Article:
Why Northern Ireland is crucial in Brexit negotiations


The issue of Northern Ireland in Brexit negotiations between the United Kingdom and the European Union has proved a tough nut to crack.

On one hand, there is a strong reluctance to sever the close ties between Northern Ireland and the Republic of Ireland, which allows people and goods to travel freely between the two.

On the other hand, there is a sense that Northern Ireland must be treated the same as the rest of the UK when it comes to Brexit, and as such, there has been heavy opposition to the idea of a backstop in any Brexit deal which would allow an open border to remain.

In a recent meeting between the UK Prime Minister Boris Johnson and Irish Taoiseach Leo Varadkar, the pair seemed to have come to an understanding.

It appears that Johnson is willing to allow Northern Ireland to continue to uphold the same legislation that is in place in the EU customs union, which would allow free trade to continue between north and south of the border.

EU Flag
Image Sara Kurfess on Unsplash

Johnson still has his sights set on leaving the EU on the 31st October, with or without a deal. This is in spite of the Benn Act, which requires Johnson to request an extension to the Brexit deadline if a deal cannot be reached before then.

With odds for a no deal Brexit shortening, Northern Ireland could end up in a rather difficult position should the UK leave the EU without a deal.

A major factor in previous Prime Minister Theresa May’s failure to secure a Brexit deal was the issue of the Irish backstop, but it could be argued that a no-deal Brexit would leave all sides in an awkward position.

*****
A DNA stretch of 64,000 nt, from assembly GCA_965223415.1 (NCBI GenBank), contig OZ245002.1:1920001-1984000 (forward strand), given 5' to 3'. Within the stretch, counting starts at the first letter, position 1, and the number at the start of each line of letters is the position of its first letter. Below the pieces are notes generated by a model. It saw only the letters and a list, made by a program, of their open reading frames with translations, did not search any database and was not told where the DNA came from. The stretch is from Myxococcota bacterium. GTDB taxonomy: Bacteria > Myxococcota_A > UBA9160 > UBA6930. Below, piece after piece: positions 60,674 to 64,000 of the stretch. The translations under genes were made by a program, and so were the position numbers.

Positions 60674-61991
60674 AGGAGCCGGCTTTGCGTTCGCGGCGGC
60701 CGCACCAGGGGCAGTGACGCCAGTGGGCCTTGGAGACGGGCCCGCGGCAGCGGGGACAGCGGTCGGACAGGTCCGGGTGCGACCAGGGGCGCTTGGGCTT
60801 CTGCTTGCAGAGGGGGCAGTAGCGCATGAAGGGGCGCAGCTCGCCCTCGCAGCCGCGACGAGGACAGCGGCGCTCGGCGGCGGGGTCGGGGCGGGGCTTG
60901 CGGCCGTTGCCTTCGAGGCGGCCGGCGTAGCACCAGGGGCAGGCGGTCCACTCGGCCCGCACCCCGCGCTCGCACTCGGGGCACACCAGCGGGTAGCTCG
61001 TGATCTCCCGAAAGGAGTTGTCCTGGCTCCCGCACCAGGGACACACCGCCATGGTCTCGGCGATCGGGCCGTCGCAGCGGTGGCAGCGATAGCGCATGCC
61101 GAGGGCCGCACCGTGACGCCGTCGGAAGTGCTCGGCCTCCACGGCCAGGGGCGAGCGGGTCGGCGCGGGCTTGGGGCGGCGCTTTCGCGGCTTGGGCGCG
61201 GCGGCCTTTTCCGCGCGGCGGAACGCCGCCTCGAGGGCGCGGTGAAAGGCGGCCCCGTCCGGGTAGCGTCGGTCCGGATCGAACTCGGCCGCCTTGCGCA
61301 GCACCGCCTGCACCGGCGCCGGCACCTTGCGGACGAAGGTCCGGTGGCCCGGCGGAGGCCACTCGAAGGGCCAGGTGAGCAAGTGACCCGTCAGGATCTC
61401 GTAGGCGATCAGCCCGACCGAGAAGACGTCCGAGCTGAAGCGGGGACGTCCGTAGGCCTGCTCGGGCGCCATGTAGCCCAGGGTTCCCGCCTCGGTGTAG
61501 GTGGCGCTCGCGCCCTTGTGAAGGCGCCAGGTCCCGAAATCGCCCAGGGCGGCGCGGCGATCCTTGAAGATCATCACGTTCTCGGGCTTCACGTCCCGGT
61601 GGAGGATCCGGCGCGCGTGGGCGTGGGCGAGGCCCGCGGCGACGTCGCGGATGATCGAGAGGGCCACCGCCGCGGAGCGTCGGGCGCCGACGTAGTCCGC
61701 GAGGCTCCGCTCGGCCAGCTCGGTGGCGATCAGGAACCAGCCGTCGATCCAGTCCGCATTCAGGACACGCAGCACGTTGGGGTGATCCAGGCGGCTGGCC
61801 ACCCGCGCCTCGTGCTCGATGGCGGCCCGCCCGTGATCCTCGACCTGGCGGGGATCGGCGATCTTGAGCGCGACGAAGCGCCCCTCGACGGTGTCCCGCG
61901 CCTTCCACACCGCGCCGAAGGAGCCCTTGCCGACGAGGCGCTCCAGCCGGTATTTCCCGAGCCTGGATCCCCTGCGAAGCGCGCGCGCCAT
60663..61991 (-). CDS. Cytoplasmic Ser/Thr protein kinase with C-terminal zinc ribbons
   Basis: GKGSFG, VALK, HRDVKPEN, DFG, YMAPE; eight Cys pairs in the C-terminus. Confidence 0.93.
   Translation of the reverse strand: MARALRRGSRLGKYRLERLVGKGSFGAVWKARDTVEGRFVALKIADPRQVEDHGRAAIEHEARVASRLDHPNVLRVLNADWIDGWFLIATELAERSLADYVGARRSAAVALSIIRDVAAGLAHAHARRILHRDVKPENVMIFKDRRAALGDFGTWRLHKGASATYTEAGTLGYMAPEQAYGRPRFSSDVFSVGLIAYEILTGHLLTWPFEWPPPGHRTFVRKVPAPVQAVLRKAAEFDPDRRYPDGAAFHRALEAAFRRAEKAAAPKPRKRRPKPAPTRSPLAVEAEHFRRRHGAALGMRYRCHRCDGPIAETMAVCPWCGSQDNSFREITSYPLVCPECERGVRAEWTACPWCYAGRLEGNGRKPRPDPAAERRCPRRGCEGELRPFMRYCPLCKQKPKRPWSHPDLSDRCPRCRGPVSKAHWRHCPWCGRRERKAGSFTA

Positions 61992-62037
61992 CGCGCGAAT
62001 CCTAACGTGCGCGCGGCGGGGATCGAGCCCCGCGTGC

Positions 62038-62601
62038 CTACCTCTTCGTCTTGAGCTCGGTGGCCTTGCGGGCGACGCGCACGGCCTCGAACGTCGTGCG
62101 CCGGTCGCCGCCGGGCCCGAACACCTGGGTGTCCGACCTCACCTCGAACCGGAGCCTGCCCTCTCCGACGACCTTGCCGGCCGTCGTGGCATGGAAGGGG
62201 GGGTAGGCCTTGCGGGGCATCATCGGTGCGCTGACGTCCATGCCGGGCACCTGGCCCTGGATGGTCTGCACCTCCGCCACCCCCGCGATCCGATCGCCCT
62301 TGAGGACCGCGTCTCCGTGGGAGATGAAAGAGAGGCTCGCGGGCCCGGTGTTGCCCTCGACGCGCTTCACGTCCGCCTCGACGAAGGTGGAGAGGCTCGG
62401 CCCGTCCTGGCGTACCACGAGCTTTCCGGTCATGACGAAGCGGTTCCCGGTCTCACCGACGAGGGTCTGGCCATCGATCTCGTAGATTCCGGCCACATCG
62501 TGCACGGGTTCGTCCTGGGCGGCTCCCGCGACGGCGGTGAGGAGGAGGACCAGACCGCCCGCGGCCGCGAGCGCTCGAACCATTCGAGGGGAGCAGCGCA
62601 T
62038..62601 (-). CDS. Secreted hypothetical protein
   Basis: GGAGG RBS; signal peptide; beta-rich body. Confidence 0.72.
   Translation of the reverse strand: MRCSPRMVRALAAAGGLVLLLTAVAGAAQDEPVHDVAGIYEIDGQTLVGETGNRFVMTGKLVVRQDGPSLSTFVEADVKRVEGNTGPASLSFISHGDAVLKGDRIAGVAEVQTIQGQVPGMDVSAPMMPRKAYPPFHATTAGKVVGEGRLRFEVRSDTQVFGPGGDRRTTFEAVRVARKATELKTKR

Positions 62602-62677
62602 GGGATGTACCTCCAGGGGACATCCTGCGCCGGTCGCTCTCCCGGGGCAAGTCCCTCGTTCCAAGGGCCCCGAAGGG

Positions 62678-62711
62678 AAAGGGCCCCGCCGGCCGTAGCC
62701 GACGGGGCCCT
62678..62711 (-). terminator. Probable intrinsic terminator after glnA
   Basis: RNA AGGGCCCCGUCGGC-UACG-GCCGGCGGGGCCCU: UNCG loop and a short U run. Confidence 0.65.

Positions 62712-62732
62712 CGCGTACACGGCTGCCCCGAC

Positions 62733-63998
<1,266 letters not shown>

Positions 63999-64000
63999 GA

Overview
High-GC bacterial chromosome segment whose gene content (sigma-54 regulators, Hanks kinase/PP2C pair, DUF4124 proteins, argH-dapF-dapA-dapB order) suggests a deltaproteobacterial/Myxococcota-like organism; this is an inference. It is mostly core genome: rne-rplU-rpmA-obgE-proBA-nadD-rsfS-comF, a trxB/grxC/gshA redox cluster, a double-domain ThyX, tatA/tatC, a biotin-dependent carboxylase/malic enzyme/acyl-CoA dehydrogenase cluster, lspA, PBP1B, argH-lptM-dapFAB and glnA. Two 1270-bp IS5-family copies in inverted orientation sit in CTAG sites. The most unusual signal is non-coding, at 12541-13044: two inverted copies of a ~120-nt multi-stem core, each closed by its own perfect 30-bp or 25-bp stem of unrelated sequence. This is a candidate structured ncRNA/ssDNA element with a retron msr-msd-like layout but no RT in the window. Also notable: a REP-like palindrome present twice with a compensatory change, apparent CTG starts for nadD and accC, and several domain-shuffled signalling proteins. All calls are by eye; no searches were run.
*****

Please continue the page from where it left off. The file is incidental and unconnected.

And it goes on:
The nature of the border between Northern Ireland and the Republic of Ireland at the moment is that it is barely visible and virtually unnoticeable – you can cross it without knowing you’ve entered a different country.

This is essential for those who live in border areas. Many people live on one side of the border and work on the other, or have families who live on the other side of the border.

In addition, goods can be freely moved between the two without customs checks.

To remove this freedom, and reintroduce a hard border between the two, would be a major step backwards, and is something that both the EU and the UK would ideally like to avoid.

However, a no-deal Brexit would mean it would be difficult to avoid a hard border, and mandatory customs checks would most likely have to be put in place.

This is why Johnson’s sudden willingness to make concessions regarding the issue of the Northern Irish border is a major development.

Northern Ireland is one of the key areas in which the EU and the UK have been opposed and is one of the major obstacles in terms of negotiating a deal.

However, with the deadline looming, there is still a lot of work to be done in a short amount of time if a deal is to be agreed, and you could forgive any doubts as to whether an agreement will ever be reached.

Northern Ireland’s Democratic Unionist Party (DUP) has always been adamant about being treated the same as the rest of the UK, a position that leader Arlene Foster has been sticking to, but even she appreciates “the need to be flexible and look at Northern Ireland-specific solutions.”

One of the greatest fears in Northern Ireland is that Brexit and a hard border could re-open the wounds of past divisions – that the ghosts of the Troubles might be resurrected as a result of increased tension across political divides.

The country has come a long way since those dark days, and it’s important that there is no threat to the greater peace Northern Ireland has enjoyed since the Good Friday Agreement was signed in 1998.

There is a need for common sense when it comes to the issue of Northern Ireland, to create a solution that will not drag the country back towards darker days gone by.

Johnson’s acceptance that a hard border between Northern Ireland and the Republic would be undesirable represents a step towards a sensible agreement with the EU. cBut if a deal can’t be agreed, then there will be uncertain days ahead on both sides of the Irish Sea.